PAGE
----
A Clinical Research Associate, also known as a Monitor, is an individual that oversees the progress and conduct of a clinical trial. A clinical trial is usually implemented by physicians at a hospital, clinic, or physician's office. The CRA is required to oversee the initiation, progress, and conduct of the clinical trial to ensure the scientific integrity of the data collected, and the protection of the rights, safety, and well-being of human study subjects.
The CRA’s responsibilities include but are not limited to the following:
- Monitoring that the physician adheres to Good Clinical Practices and the study protocol.
- Performing study drug accountability;
- Verifying the documentation of the informed consent process for each study subject;
- Ensuring that non-serious and serious adverse experiences are properly documented and reported.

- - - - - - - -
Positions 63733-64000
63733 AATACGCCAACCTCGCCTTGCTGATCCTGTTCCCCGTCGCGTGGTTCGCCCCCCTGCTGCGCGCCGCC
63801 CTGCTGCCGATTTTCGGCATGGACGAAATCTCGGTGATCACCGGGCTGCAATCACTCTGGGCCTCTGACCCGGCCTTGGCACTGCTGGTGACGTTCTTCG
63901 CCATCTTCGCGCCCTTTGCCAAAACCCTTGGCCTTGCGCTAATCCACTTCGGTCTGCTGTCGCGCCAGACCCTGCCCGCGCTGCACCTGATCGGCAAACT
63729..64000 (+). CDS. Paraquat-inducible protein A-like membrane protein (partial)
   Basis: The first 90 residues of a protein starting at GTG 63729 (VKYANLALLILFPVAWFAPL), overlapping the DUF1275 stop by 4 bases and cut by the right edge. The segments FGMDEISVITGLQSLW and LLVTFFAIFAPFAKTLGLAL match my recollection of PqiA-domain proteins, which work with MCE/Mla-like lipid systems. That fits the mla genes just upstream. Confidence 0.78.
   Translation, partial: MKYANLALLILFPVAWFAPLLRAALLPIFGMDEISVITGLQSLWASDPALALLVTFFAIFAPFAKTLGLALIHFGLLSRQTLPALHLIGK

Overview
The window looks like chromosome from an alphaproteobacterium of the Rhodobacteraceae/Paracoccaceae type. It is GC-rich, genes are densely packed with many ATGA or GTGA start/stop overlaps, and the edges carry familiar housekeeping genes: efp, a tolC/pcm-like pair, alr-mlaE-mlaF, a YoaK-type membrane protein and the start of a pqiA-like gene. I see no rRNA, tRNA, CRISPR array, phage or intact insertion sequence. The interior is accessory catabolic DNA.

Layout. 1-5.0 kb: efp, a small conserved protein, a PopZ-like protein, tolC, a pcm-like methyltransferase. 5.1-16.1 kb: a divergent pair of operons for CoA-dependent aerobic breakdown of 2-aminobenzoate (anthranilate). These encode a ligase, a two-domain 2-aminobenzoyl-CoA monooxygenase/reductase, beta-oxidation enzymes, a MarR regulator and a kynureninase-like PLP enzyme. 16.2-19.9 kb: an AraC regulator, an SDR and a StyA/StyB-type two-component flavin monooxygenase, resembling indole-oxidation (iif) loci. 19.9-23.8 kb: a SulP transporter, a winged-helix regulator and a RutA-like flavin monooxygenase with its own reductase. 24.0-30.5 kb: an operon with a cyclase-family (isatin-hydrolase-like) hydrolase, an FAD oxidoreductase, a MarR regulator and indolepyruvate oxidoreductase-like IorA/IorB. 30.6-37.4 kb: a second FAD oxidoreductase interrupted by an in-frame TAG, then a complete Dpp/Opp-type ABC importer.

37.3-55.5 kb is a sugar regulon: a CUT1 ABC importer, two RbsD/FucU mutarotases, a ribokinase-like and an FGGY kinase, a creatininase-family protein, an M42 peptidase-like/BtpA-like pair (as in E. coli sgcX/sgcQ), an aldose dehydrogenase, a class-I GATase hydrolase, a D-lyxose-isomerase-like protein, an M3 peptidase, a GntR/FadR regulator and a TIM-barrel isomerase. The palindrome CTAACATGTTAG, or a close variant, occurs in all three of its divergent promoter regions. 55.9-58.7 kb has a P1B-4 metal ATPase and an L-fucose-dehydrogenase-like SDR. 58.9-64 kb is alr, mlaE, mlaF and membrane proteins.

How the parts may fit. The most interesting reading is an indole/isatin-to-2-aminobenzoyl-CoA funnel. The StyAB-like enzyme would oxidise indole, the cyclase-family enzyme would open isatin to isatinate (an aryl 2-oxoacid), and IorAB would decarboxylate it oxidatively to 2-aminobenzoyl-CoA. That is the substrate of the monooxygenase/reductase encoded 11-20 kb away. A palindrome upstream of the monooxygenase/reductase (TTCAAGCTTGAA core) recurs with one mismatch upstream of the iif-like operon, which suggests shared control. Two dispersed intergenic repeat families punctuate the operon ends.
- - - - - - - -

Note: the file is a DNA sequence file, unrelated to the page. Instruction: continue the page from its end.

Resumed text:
- Reviewing the case report form against the subject's medical record for completeness and accuracy;
- Ensuring the filing and maintenance of the required regulatory documents.
The CRA frequently has a health care or science background (e.g. nurse, medical technologist, or physical therapist; or Bachelor's, Masters, or a Ph.D. in a science). The CRA is usually employed by a pharmaceutical company, contract research organization, academic institution, or site management organization. A CRA can work either in-house or in the field, requiring 50-70% travel. A field monitor will visit multiple sites and interacts with the study coordinator and the investigator conducting the trial.
Pharmaceutical companies are presently seeking to reduce the development time necessary for their products to receive FDA approval for marketing. Monitoring of a clinical trial is the first mechanism in identifying potential data discrepancies and regulatory issues. Inadequate monitoring can jeopardize the safety of the study participant and/or is a leading contributor to the delay in gaining drug approval. A well-trained and knowledgeable CRA plays a vital role in protecting the study participant and helping to reduce the time between drug development and marketing approval. The demand for knowledgeable and trained CRAs continues to grow, however the supply is limited.